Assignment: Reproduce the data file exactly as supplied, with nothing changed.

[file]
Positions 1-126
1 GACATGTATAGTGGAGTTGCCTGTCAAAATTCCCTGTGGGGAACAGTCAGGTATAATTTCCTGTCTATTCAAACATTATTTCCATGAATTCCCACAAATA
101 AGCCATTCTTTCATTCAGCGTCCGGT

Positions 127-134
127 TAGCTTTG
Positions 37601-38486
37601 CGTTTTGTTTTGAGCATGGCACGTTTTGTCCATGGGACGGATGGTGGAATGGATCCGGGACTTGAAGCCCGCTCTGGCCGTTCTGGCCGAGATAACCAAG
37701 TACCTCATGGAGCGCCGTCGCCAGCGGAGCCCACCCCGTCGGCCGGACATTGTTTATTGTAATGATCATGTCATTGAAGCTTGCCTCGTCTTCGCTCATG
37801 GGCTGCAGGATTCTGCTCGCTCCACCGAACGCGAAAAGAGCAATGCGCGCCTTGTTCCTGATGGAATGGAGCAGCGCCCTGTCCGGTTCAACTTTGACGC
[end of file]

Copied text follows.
Positions 1-126
1 GACATGTATAGTGGAGTTGCCTGTCAAAATTCCCTGTGGGGAACAGTCAGGTATAATTTCCTGTCTATTCAAACATTATTTCCATGAATTCCCACAAATA
101 AGCCATTCTTTCATTCAGCGTCCGGT

Positions 127-134
127 TAGCTTTG
Positions 37601-38486
37601 CGTTTTGTTTTGAGCATGGCACGTTTTGTCCATGGGACGGATGGTGGAATGGATCCGGGACTTGAAGCCCGCTCTGGCCGTTCTGGCCGAGATAACCAAG
37701 TACCTCATGGAGCGCCGTCGCCAGCGGAGCCCACCCCGTCGGCCGGACATTGTTTATTGTAATGATCATGTCATTGAAGCTTGCCTCGTCTTCGCTCATG
37801 GGCTGCAGGATTCTGCTCGCTCCACCGAACGCGAAAAGAGCAATGCGCGCCTTGTTCCTGATGGAATGGAGCAGCGCCCTGTCCGGTTCAACTTTGACGC